Missouri did well in the latest rankings of childhood obesity, better than more than two-thirds of the 50 states and the District of Columbia, reported this week by the Robert Wood Johnson Foundation.

The report says 73,800 children ages 10 to 17 in Missouri are obese, or 12.5 percent of that population. That is 15th lowest, with Utah ranking the best at 8.7 percent and Mississippi at the bottom with a 25.4 percent obesity rate.

Missouri’s rate doesn’t change much from year to year, according to the report.

The information is in “The State of Childhood Obesity: Helping All Children Grow Up Healthy.” The data was compiled from the National Survey of Children’s Health by the federal Health Resources & Services Administration.

“Preventing obesity is going to require multiple levels of government,” said Jamie Bussel, senior program officer for the foundation, in a conference call with reporters.

“We still continue to see deep and persistent disparities” aligned with race and poverty, she said.

Though some say obesity is a matter of choice, Bussel said that’s not a complete story.

“The choices people make depends on the choices they have,” Bussel said.

The national childhood obesity rate is 15.3 percent.

Childhood obesity places young people at greater risk of type 2 diabetes, cardiovascular disease and other health problems when they become adults, Bussel said.

“It’s much more cost-effective to address obesity in the early years,” she said.

Cities that encourage walking and bike riding with trails and schools that offer healthy meals and lots of activities encourage healthy lifestyles, Bussel said.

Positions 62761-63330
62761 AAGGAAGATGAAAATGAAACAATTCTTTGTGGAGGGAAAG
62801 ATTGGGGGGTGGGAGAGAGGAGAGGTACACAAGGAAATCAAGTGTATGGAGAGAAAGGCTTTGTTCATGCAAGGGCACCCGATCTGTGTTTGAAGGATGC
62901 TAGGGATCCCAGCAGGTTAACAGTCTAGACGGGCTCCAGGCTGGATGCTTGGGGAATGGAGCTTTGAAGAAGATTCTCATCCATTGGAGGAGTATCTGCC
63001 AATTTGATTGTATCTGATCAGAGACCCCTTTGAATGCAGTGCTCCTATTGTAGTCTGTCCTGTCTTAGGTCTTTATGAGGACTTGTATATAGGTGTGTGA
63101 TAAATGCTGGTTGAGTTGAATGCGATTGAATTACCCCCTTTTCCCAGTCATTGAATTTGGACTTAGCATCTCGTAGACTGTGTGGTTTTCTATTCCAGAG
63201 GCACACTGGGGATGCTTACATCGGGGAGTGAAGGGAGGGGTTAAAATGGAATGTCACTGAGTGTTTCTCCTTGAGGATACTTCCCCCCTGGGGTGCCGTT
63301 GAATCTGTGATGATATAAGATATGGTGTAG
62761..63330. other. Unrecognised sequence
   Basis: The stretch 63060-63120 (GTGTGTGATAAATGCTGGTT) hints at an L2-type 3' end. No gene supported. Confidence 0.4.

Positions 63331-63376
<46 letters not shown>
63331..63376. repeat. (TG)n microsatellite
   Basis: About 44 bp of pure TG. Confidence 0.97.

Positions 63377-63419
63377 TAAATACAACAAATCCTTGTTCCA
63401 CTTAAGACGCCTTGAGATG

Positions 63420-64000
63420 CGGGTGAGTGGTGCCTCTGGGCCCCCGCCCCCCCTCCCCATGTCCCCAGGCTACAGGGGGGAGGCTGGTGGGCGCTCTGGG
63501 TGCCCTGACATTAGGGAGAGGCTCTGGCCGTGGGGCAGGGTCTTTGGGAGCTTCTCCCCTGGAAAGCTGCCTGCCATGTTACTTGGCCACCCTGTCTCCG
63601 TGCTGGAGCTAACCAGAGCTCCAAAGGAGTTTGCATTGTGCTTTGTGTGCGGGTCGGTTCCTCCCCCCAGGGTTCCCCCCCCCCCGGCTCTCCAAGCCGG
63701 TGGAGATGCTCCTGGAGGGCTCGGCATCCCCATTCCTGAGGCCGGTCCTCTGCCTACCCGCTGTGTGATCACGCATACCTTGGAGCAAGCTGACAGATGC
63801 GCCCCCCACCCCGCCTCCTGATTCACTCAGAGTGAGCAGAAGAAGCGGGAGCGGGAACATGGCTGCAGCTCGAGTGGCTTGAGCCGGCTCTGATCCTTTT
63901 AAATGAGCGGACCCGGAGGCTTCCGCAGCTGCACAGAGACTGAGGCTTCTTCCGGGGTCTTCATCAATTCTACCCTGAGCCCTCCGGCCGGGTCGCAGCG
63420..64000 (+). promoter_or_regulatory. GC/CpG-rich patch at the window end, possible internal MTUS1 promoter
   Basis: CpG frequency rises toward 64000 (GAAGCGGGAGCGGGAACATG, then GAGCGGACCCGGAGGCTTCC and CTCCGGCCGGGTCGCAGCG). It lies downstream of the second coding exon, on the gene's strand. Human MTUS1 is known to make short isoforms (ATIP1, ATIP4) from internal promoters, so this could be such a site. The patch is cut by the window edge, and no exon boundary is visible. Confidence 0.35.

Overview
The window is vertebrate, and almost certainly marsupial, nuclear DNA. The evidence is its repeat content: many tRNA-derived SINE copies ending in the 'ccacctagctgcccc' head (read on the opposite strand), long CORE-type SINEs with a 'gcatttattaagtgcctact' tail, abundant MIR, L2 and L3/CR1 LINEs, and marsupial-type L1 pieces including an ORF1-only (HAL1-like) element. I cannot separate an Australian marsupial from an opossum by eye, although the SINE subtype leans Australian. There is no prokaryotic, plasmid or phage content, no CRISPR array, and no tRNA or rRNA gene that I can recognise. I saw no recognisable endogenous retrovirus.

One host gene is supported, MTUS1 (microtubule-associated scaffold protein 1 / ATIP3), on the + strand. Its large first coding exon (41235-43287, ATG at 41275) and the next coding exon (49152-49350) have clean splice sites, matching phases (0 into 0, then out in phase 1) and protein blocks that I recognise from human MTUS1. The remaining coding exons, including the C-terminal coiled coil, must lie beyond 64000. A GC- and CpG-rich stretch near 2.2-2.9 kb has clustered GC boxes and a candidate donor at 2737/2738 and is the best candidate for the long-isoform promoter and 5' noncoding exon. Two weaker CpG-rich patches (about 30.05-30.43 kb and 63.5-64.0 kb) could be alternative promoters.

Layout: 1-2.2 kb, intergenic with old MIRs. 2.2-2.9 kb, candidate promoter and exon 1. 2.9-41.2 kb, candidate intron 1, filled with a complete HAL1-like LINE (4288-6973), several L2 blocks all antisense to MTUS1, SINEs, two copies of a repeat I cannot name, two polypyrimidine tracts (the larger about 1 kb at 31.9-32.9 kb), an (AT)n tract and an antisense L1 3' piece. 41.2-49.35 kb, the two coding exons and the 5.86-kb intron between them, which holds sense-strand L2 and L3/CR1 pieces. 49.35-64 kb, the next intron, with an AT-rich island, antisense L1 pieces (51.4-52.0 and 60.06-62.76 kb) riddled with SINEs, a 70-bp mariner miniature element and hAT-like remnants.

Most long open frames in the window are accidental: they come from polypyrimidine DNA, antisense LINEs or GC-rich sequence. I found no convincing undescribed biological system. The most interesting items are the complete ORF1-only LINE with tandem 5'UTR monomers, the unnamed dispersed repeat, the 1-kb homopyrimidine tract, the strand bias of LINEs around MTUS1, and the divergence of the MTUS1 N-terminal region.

Laina Fullum, nutrition services director for Columbia Public Schools, said the school district does its part in reducing childhood obesity. The U.S. Department of Agriculture strictly regulates the food it serves. All breads and pastas are whole grain. Saturated fat and trans fat are restricted. Colorful vegetables and fruits are included in school meals.

“We have garden bars at every single one of our schools,” Fullum said.

Two nutrition coordinators make frequent visits to classrooms, she said.

Many schools have gardens. A district farm-to-school coordinator works directly with students in nine schools.

The nutrition regulations for school meals adopted during the Obama administration haven’t eased much, but Fullum said it wouldn’t matter if they had.

“There’s not any reason for us to go backwards,” Fullum said.

Bussel said she’s hopeful childhood obesity can be reversed.

“We know it’s not going to be easy,” she said. “There is no single, silver bullet.”